a) Instances not subject to annual reporting:
b) Instances subject to annual reporting:
In those situations in which the chairperson of the University Faculty Senate is to be consulted prior to monitoring or inspecting an account or activity:
A university employee may apply to the general counsel for an exemption from some or all of the circumstances under which the university may inspect and monitor computer resource activity and accounts without notice — except those circumstances where such inspection and monitoring is otherwise required by law—with respect to a university computer resource used solely for the collection, examination, analysis, transmission or storage of confidential research data. In considering such application, the general counsel shall have the right to require the employee to affirm in writing that the computer resource will be used solely for the confidential research. Any application for exemption should be made prior to using the computer resource for the confidential research.
The university, at its discretion, may disclose the results of any general or individual monitoring or inspection to appropriate university personnel or agents, or law enforcement or other agencies. The results may be used in college disciplinary proceedings, discovery proceedings in legal actions, or otherwise as is necessary to protect the interests of the university.
In addition, users should be aware that the university may be required to disclose to the public under the New York State Freedom of Information Law communications made by means of university computer resources in conjunction with university business. Any disclosures of activity of accounts of individual users to persons or entities outside of the university, whether discretionary or required by law, shall be approved by the general counsel and shall be conducted in accordance with any applicable law. Except where specifically forbidden by law, university employees subject to such disclosures shall be informed promptly after the disclosure of the actions taken and the reasons for them.
The Office of General Counsel shall issue an annual statement of the instances of account monitoring or inspection subject to annual reporting in accordance with this policy. The statement shall indicate the number of such instances and the cause and result of each. No personally identifiable data shall be included in this statement.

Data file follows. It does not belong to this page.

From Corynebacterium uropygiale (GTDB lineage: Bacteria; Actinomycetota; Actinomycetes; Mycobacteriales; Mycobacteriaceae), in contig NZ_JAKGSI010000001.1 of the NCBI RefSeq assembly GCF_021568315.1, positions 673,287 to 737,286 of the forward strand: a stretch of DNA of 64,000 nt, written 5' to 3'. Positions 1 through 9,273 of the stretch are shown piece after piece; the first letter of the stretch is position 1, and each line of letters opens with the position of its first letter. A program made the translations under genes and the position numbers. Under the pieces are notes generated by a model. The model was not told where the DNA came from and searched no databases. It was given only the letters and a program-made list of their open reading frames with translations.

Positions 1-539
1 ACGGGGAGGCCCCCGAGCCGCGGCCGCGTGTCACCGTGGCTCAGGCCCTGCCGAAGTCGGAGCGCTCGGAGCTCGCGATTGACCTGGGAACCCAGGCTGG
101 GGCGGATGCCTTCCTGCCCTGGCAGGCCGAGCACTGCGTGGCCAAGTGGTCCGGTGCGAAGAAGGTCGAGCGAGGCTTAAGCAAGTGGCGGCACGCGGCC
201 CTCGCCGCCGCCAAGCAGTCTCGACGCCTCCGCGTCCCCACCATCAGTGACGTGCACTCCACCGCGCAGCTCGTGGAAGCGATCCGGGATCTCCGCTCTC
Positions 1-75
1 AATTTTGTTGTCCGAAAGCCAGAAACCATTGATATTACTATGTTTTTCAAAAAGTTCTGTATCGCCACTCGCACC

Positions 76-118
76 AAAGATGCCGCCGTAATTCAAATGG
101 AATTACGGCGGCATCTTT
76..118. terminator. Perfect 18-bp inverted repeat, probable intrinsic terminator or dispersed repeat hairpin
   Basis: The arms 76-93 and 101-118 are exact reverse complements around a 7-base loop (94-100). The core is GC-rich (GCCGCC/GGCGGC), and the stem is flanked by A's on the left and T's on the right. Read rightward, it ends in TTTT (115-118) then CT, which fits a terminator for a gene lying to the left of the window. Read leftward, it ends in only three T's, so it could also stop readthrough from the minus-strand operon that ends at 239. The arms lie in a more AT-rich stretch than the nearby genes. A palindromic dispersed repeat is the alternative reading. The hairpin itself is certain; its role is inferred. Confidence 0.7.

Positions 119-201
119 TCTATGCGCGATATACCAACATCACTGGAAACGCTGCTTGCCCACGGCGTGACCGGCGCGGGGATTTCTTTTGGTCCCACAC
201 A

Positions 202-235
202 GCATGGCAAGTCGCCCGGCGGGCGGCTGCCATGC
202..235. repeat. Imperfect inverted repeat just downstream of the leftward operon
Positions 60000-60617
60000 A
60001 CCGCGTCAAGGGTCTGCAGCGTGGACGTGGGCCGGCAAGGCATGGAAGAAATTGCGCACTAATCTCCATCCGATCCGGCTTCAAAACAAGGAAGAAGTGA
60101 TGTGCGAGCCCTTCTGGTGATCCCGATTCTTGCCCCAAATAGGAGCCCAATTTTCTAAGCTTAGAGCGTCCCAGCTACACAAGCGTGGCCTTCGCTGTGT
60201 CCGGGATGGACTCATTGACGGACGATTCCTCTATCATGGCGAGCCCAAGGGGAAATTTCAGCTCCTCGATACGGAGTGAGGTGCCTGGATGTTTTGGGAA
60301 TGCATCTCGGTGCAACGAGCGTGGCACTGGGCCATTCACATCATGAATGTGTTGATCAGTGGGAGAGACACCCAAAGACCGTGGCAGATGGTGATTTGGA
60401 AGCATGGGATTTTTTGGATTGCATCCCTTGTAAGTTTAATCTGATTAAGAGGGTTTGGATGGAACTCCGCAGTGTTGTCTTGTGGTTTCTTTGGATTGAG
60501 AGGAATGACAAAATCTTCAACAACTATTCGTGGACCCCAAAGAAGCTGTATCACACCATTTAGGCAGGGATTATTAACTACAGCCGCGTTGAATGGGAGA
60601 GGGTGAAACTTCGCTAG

Violation of this policy may result in suspension or termination of an individual’s right of access to university computer resources, disciplinary action by appropriate university authorities, referral to law enforcement authorities for criminal prosecution, or other legal action, including action to recover civil damages and penalties.
Violations will normally be handled through the university disciplinary procedures applicable to the relevant user. For example, alleged violations by students will normally be investigated, and any penalties or other discipline will normally be imposed, by the Office of Student Affairs. The university has the right to temporarily suspend computer use privileges and to remove from university computer resources material it believes violates this policy, pending the outcome of an investigation of misuse or finding of violation. This power may be exercised only by the president of each college or the chancellor.
Additional rules, policies, guidelines and/or restrictions may be in effect for specific computers, systems or networks, or at specific computer facilities at the discretion of the directors of those facilities. Any such rules which potentially limit the privacy or confidentiality of electronic communications, or information contained in or delivered by or over university computer resources will be subject to the substantive and procedural safeguards provided by this policy.
The university shall not be responsible for any damages, costs or other liabilities of any nature whatsoever with regard to the use of university computer resources. This includes, but is not limited to, damages caused by unauthorized access to university computer resources, data loss or other damages resulting from delays, non-deliveries or service interruptions, whether or not resulting from circumstances under the university’s control. Users receive and use information obtained through university computer resources at their own risk. The university makes no warranties — expressed or implied — with respect to the use of university computer resources.
The university accepts no responsibility for the content of Web pages or graphics that are linked from university Web pages, for any advice or information received by a user through use of university computer resources, or for any costs or charges incurred by a user as a result of seeking or accepting such advice or information. The university reserves the right to change this policy and other related policies at any time. The university reserves any rights and remedies that it may have under any applicable law, rule or regulation. Nothing contained in this policy will in any way act as a waiver of such rights and remedies.